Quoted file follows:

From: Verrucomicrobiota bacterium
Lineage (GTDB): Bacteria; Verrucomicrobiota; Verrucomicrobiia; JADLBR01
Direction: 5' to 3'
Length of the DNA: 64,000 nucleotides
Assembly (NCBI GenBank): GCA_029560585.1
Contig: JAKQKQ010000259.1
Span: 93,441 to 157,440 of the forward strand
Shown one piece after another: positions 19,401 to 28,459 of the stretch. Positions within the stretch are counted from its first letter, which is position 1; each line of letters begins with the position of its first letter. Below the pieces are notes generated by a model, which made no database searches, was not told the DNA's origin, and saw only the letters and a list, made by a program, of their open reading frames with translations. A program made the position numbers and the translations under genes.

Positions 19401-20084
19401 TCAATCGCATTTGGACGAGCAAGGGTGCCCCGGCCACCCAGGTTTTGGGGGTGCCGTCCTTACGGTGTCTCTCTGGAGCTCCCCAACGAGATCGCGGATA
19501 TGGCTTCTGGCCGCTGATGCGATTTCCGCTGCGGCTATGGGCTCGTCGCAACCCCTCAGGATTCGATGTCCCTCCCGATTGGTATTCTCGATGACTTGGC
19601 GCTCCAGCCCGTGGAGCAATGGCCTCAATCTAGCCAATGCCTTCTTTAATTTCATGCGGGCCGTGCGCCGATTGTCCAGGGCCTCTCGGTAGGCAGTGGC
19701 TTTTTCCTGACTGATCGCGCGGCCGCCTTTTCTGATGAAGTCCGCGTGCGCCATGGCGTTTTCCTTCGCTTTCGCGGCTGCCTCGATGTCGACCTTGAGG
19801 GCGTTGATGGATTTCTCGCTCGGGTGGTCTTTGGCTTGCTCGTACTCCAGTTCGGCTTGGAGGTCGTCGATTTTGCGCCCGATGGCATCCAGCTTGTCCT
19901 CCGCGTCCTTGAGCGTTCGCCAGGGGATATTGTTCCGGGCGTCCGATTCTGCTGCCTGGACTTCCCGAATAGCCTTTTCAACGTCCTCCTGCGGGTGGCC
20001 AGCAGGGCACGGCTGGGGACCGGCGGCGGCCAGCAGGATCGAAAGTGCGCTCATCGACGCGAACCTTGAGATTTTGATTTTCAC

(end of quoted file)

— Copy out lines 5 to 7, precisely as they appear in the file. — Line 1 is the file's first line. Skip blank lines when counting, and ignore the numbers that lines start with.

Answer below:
Assembly (NCBI GenBank): GCA_029560585.1
Contig: JAKQKQ010000259.1
Span: 93,441 to 157,440 of the forward strand